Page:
Professor Jay Scheib’s augmented reality-infused manufacturing of Richard Wagner’s “Parsifal” introduced “fantastical pictures” to viewers members.
Full story via the Associated Press

Understanding our universe

New picture reveals violent occasions close to a supermassive black gap
Scientists captured a brand new picture of M87*, the black gap on the middle of the Messier 87 galaxy, displaying the “launching level of a colossal jet of high-energy particles capturing outward into house.”
Full story via Reuters

Gravitational waves: A brand new universe
MIT researchers Lisa Barsotti, Deep Chatterjee, and Victoria Xu explored how advances in gravitational wave detection are enabling a greater understanding of the universe.
Full story via Curiosity Stream 

Nergis Mavalvala helped detect the primary gravitational wave. Her work doesn’t cease there
Professor Nergis Mavalvala, dean of the School of Science, mentioned her work trying to find gravitational waves, the significance of skepticism in scientific analysis, and why she enjoys working with younger individuals.
Full story via Wired

Hitting the books

“The Transcendent Brain” assessment: Beyond ones and zeroes
In his e-book “The Transcendent Brain: Spirituality within the Age of Science,” Alan Lightman, a professor of the apply of humanities, displayed his reward for “distilling complicated concepts and feelings to their shiny essence.”
Full story via The Wall Street Journal

What occurs when CEOs deal with staff higher? Companies (and staff) win.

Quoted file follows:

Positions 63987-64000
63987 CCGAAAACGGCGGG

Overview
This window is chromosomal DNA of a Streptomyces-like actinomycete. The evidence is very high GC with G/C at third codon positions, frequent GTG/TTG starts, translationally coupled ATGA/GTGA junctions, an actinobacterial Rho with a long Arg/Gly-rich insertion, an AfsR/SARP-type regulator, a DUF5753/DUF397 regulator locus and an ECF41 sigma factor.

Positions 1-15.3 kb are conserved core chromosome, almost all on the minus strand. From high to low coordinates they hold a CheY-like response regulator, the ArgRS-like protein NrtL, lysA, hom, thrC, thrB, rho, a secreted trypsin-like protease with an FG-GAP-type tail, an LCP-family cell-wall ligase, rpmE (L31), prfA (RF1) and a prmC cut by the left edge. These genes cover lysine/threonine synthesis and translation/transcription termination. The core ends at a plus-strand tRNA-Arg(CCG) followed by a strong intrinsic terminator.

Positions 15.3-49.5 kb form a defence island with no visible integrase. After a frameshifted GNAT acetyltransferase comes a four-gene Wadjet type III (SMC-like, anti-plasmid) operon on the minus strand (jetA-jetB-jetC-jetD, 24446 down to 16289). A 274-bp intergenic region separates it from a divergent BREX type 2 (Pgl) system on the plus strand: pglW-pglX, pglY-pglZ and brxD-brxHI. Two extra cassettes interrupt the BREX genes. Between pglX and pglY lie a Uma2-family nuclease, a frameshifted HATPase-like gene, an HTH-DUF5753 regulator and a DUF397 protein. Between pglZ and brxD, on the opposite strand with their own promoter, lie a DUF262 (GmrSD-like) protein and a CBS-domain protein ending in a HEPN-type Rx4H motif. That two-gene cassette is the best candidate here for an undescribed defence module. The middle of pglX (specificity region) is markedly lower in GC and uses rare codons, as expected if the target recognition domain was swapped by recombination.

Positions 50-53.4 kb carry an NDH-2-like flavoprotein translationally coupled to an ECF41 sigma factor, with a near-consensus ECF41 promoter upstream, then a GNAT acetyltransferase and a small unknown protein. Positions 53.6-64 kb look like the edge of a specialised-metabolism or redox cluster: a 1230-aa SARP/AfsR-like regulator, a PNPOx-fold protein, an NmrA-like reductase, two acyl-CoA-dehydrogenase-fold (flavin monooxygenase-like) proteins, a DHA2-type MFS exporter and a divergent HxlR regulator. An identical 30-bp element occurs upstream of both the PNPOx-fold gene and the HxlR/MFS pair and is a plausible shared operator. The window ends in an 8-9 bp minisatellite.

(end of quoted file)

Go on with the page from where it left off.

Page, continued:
Professor of the apply Zeynep Ton revealed a e-book, “The Case for Good Jobs,” and is “on a mission to vary how firm leaders suppose, and the way they deal with their staff.”
Full story via The Boston Globe

How to wage conflict on conspiracy theories
Professor Adam Berinsky’s e-book, “Political Rumors: Why We Accept Misinformation and How to Fight it,” examined “attitudes towards each politics and well being, each of that are undermined by mistrust and misinformation in ways in which trigger hurt to each people and society.”
Full story via Politico

What it takes for Mexican coders to cross the cultural border with Silicon Valley
Assistant Professor Héctor Beltrán mentioned his new e-book, “Code Work: Hacking throughout the U.S./México Techno-Borderlands,” which explores the tradition of hackathons and entrepreneurship in Mexico.
Full story via Marketplace

Cultivating group

The Indigenous rocketeer
Nicole McGaa, a fourth-year scholar at MIT, mentioned her work main MIT’s all-Indigenous rocket staff on the 2023 First Nations Launch National Rocket Competition.
Full story via Nature

“You completely obtained this,” YouTube star and former NASA engineer Mark Rober tells MIT graduates
During his Commencement deal with at MIT, Mark Rober urged graduates to embrace their accomplishments and boldly face any challenges they encounter.
Full story via The Boston Globe

MIT Juggling Club going robust after half century
After nearly 50 years, the MIT Juggling Club, which was based in 1975 after which merged with a unicycle membership, is the oldest drop-in juggling membership in steady operation and nonetheless welcomes any aspiring jugglers to come back toss a ball (or three) into the air.
Full story via Cambridge Day

Volpe Transportation Center opens as a part of $750 million deal between MIT and feds